The sheriffs have had enough. Gov. Andrew Cuomo (D) has let COVID power go to his head these past several months, including last week, when he enforced gyms, bars and restaurants to close by 10 p.m. And worst yet, he is forcing families to make some tough decisions and limit their private gatherings, including those upcoming Thanksgiving dinners, to just 10 people.
It's that last order that has really irked New Yorkers. And a handful of sheriffs are saying they won't enforce the rule. We've already reported on Erie County Sheriff Tim Howard's approach to the controversy.
“I have no plans to utilize my office’s resources or deputies to break up the great tradition of Thanksgiving dinner,” Howard said last week.
And now sheriffs from Fulton, Saratoga and Washington counties are following suit. Check out Fulton County Sheriff Richard Giardino's message for the governor.
"We have limited resources and we have to set priorities, so obtaining a Search Warrant to enter your home to see how many Turkey or Tofu eaters are present is not a priority," Giardino said. "We won't be doing that. The only way to enter your residence is if we have a warrant, we are invited in or an exigent or emergency circumstance exist. We have three patrols a shift for 500 square miles, monitoring Family Dinners aren't our priority.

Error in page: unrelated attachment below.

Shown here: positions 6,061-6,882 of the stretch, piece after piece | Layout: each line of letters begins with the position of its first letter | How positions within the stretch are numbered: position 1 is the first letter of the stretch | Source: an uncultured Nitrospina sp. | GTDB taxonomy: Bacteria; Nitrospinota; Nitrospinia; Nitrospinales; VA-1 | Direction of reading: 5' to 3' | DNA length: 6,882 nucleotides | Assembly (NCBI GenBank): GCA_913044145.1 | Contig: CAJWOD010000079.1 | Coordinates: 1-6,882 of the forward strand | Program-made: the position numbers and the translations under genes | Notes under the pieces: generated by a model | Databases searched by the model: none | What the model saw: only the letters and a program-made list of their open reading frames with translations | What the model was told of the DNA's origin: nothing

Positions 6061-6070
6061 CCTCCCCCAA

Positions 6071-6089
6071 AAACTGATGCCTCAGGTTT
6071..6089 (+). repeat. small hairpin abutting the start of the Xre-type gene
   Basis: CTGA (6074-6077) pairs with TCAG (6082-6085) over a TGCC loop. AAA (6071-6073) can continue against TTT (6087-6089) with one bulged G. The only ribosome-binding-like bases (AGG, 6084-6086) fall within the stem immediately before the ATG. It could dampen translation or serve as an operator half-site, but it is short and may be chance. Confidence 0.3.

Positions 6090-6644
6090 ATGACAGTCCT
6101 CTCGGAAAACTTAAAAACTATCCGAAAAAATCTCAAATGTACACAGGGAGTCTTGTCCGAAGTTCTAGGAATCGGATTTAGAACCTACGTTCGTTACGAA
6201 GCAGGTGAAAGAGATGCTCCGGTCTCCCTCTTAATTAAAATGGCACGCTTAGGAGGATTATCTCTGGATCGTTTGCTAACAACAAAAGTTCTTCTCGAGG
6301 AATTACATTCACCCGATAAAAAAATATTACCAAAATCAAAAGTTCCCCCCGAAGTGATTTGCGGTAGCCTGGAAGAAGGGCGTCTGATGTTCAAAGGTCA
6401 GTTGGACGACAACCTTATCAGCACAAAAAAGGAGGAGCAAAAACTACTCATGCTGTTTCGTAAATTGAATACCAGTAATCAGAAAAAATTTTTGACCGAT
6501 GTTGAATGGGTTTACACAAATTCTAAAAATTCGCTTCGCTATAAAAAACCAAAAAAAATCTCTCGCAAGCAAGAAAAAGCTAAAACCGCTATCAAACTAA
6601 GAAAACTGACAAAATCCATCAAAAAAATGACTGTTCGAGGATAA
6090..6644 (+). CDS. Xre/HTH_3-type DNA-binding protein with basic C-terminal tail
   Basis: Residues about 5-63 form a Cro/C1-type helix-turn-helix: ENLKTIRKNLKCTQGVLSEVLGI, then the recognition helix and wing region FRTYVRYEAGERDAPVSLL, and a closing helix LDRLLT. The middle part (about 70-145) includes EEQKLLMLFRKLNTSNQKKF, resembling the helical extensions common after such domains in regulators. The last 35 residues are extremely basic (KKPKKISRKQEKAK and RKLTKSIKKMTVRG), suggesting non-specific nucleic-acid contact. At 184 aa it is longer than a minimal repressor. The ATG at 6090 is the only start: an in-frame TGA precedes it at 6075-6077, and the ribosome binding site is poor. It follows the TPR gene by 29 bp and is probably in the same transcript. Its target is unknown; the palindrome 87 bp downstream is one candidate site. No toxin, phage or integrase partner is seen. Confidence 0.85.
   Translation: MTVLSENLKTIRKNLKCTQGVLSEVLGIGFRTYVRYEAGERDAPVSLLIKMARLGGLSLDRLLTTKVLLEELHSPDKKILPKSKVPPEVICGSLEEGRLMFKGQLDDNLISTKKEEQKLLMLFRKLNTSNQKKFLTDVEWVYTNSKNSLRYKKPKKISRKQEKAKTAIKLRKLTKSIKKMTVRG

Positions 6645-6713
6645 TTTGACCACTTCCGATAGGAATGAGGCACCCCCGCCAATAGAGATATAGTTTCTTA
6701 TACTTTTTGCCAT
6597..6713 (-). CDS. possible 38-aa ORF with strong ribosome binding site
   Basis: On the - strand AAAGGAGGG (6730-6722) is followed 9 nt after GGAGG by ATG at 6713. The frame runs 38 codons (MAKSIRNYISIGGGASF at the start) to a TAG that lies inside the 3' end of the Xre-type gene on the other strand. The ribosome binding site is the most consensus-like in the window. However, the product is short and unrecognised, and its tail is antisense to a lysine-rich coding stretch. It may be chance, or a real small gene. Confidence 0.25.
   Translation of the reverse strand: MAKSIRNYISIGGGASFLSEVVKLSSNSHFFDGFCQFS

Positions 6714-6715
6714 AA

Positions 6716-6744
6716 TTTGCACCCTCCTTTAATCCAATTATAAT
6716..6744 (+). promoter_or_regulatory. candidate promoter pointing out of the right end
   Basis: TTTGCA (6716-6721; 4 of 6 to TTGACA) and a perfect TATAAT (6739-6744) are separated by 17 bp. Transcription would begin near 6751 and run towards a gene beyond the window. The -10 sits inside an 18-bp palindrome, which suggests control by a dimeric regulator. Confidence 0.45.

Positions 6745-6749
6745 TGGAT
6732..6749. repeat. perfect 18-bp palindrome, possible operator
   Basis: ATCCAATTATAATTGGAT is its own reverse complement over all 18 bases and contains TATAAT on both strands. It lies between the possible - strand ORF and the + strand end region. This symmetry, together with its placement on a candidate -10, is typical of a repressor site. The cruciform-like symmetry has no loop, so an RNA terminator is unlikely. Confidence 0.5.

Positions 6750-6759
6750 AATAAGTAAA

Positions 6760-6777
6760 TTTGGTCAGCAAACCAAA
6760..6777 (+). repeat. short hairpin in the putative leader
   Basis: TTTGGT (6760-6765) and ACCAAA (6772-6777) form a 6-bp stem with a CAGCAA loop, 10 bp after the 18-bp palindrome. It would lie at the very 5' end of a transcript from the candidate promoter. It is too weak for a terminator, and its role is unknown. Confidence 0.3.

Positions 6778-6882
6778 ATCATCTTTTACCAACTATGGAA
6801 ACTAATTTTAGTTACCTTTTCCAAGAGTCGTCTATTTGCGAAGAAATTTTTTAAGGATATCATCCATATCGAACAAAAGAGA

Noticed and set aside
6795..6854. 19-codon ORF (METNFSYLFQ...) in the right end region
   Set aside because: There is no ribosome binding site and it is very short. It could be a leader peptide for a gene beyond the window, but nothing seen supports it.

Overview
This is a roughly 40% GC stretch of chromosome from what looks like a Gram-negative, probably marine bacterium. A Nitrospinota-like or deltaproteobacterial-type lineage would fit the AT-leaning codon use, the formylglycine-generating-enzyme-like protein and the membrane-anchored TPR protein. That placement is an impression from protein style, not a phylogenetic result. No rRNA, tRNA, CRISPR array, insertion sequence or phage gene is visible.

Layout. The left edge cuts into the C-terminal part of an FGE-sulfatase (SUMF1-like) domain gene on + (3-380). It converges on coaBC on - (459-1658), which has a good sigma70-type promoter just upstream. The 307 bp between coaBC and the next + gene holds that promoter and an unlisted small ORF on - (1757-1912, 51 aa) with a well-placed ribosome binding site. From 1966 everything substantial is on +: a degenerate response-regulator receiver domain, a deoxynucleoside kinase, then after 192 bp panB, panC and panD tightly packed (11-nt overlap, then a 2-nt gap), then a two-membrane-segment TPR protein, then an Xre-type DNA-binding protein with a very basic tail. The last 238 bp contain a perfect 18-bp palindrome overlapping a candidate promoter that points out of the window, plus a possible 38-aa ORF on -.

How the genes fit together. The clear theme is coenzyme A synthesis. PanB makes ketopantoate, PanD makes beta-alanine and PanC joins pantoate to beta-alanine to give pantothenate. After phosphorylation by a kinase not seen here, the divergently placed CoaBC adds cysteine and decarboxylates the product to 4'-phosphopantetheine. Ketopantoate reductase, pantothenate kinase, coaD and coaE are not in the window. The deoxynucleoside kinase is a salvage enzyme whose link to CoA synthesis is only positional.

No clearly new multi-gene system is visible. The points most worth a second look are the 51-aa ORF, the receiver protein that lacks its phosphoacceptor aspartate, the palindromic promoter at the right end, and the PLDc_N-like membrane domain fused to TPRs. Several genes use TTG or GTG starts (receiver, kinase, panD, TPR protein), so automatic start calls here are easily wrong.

"So don't feel a need to hide cars, cover with leaves or walk 3 blocks so your house doesn't become a target of the Governors EO."
"The constant barrage of Government Regulations and control over your daily lives has added to mass depression, the exacerbation of other medical conditions due to stress and the disruption of your normal routine," Giardino noted.
The sheriff urged New Yorkers to "use good judgment" this holiday season. But that's where his instruction ended.
Washington County Sheriff Jeff Murphy agreed with his fellow sheriffs.
“Who and how many people you have at your house for Thanksgiving is your business,” Murphy wrote. “I think we’ve all had quite a 2020 and can use our own best judgment without government oversight of a sacred and special holiday.”